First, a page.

It's the end of the year, a time when we often reflect about recent past events. It's hard to believe President Obama has been inaugurated, the Jay Leno Show moved to a ten o'clock timeslot, and the Yankees have won their 27th world series. What we often don't do is take a moment to connect what was happening in our personal lives at the moment these larger events occurred. Making this connection for the characters in your screenplay can be the key to turning the script into a profound story instead of a superficial confection. For example, in the movie Forrest Gump
it's because the events in the larger world drive the plot that the lovable simple-minded character played by Tom Hanks assumes heroic proportions.
Here's a practical application of this idea that worked for one of my students who was writing a period screenplay about a lesbian who finds true love. The script is set in San Francisco during the 1970s and the heroine lives a few doors down from Harvey Milk. The climax of the screenplay was a gay wedding at the City Hall, but this had no significant impact in large measure because there had been no mention of the larger political turmoil of what eventually led to the assassination of Harvey Milk at the same City Hall. Once she connected the story indirectly to Harvey Milk and made the homosexual activism part of the story, the screenplay came to life.
Here's how to do the exercise:
Step 1: Define the year (or years) in which your screenplay is set
For example, one of my novelist students is writing a book that spans 20 years. I suggested that she create a time line of world events for her book. She discovered that her love story spanned the entire Gulf War. Even though it's a love story, not a war story, adding contextual references to the war and introducing a secondary character that was a soldier was a way to take an interesting story and make it fascinating and relevant.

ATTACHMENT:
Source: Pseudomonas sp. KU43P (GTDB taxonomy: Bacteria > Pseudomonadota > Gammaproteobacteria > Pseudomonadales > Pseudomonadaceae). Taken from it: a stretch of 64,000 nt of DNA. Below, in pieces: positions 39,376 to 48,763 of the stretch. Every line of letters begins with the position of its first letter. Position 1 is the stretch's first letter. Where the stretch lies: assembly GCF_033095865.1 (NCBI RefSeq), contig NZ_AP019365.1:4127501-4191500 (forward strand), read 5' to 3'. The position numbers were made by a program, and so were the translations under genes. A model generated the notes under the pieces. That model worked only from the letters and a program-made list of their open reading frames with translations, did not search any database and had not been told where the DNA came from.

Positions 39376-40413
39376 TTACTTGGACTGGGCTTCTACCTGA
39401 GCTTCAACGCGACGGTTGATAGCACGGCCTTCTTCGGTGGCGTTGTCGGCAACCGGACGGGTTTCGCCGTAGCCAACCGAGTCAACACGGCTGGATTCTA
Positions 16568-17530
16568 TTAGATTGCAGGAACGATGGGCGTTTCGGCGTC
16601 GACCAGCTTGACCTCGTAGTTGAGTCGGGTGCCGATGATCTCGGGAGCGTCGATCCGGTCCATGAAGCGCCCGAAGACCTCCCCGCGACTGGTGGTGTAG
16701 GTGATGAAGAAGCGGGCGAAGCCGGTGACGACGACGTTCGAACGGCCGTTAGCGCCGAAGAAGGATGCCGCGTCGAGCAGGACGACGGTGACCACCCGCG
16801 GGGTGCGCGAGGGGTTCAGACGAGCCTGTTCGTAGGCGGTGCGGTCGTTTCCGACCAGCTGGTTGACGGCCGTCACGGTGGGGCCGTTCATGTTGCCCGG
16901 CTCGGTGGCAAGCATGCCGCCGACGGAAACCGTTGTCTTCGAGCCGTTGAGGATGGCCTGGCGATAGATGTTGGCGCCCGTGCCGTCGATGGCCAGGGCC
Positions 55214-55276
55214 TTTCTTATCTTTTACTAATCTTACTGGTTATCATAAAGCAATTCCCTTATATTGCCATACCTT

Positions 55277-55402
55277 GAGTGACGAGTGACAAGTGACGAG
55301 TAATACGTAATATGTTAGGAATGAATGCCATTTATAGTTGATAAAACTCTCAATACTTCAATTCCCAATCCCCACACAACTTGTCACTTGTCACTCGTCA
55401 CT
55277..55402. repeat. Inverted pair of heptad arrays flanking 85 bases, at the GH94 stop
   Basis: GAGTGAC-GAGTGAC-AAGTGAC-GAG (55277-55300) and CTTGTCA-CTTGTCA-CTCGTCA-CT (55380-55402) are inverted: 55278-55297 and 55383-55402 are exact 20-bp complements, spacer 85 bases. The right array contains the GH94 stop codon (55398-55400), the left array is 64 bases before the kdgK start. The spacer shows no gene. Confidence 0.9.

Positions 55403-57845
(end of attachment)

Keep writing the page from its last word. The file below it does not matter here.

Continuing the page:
Step 2: List 3 world events that happened during your screenplay
For example, the film A Walk On The Moon
takes place during the summer of both Woodstock and the Moon Landing, and the juxtaposition of these events will create an overall cultural mood making make your story more concrete and defining the plot.
Step 3: Consider how the cultural context of any story can be another character
Consider how in the film Casablanca
how the German invasion of Paris functions like a character – a villain or catalyst to push the lovers apart, and later how the Nazis create the frame for the difficult and noble choices the characters must make.
Step 4: Rewrite a current scene to explore the potential of how the cultural context could shape the plot of your script
Select a key scene in a screenplay you are working on that just doesn’t seem to be as significant or effective as you would like. Select one of the three events you identified in Step 2, and add it in some way to the scene. For example in Casablanca
there's the famous scene where Ilsa comes to Rick and they "remember" their romance in Paris in flashback.
If this were your scene you would add the cultural context -- the German's invading Paris.
So if the scene you are going to work on has the characters drinking in a bar, and the TV is currently showing sports, you might change what's on the TV screen to a newscast of the event you selected and have the characters express their reactions. Try it and see what happens, you may be happily surprised at the improvement.
To recap, to create profundity in your screenplay, use the cultural context as a character.